TENET is a non-profit, public benefit organisation whose members are the public universities and statutory research and innovation councils of South Africa. TENET’s main purpose is to secure, for the benefit of these members and associated support institutions, Internet and information technology services, involving, inter-alia high- speed Internet access, inter-campus connectivity, ancillary operational functions in support of service delivery, and the provision of other value-added services as may be needed from time to time in support of higher education and research in South Africa.
About the Nigeria ICT Forum
Founded in 2005 and owned by Nigerian Research and Education Institutions, the Nigeria ICT Forum facilitates and nurtures collaborations between Higher Education Institutions (HEIs). Its mission is to cultivate a favourable policy environment and enable Nigerian HEIs to develop, utilise and sustain ICT networks, services and shared resources consistent with institutional roles as foci for development. The Nigeria ICT Forum hosts the Nigerian Network Operators Group and the Bandwidth Consortium, and is incubating the formation of the National Research and Education Network (NREN) and a broadband strategy framework for Nigeria.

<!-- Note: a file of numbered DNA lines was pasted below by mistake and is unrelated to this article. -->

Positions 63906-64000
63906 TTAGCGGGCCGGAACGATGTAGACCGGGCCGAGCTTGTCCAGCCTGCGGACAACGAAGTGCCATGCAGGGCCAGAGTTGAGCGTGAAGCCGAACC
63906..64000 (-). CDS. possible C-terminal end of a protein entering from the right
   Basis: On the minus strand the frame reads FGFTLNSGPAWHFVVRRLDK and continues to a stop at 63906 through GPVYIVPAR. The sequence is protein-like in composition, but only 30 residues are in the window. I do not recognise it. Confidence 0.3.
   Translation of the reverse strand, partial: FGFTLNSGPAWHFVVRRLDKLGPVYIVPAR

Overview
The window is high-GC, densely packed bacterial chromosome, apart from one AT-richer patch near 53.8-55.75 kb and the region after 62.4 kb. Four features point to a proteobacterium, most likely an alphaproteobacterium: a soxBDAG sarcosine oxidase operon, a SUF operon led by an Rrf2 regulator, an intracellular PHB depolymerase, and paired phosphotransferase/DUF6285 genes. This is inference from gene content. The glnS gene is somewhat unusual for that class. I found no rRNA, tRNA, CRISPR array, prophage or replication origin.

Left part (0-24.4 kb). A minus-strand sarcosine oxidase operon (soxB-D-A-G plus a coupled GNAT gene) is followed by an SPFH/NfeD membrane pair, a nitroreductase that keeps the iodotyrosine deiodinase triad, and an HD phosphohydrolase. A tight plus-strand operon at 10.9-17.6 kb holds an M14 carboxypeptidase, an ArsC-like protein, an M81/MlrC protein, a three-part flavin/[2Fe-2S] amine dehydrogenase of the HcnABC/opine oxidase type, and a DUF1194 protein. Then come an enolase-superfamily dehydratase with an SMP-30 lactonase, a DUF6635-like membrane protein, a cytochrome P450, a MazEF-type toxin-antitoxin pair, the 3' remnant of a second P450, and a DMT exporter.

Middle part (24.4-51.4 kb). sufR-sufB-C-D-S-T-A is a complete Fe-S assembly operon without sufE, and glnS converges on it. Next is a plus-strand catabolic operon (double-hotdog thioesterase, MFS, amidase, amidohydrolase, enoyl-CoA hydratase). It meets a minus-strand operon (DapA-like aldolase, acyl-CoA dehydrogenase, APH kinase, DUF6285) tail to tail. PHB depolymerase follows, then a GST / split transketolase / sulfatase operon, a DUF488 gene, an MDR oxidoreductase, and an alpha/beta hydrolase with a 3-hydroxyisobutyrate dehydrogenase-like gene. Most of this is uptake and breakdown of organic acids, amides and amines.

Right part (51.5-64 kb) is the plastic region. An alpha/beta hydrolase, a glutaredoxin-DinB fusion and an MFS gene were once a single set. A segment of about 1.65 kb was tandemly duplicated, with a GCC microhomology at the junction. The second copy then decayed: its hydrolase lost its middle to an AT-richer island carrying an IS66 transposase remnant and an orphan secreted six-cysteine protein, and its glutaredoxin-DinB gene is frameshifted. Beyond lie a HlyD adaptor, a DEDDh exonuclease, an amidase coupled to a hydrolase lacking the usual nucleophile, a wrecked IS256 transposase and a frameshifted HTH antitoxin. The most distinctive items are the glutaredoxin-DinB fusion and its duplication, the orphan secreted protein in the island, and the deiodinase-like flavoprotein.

About The Network Startup Resource Center (NSRC)
The Network Startup Resource Center (NSRC) is a non-profit activity that has worked with many partner organizations over the past twenty years to help build Internet infrastructure and provide technical training in more than one hundred countries around the world, from Afghanistan to Zimbabwe. The NSRC works directly with the indigenous network engineers and operators who develop and maintain the Internet infrastructure in their respective countries and regions by providing technical information, engineering assistance, training, donations of networking books, equipment and other resources. The end goal in this work is to make it easier for local scientists, engineers, educators and students to collaborate via the Internet with their international colleagues by helping to connect communities of interest. By strategically working with universities, research institutes, Internet Service Providers, Regional Internet Registries, government agencies, supranational agencies, industry, private foundations and non-governmental organizations, the NSRC helps develop national and regional Internet infrastructure for collaborative research, education, and international partnerships. The NSRC is partially funded by grant awards from U.S. National Science Foundation’s Office of Cyberinfrastructure and Office of International Science and Engineering Directorates, plus additional contributions from numerous other public and private organizations.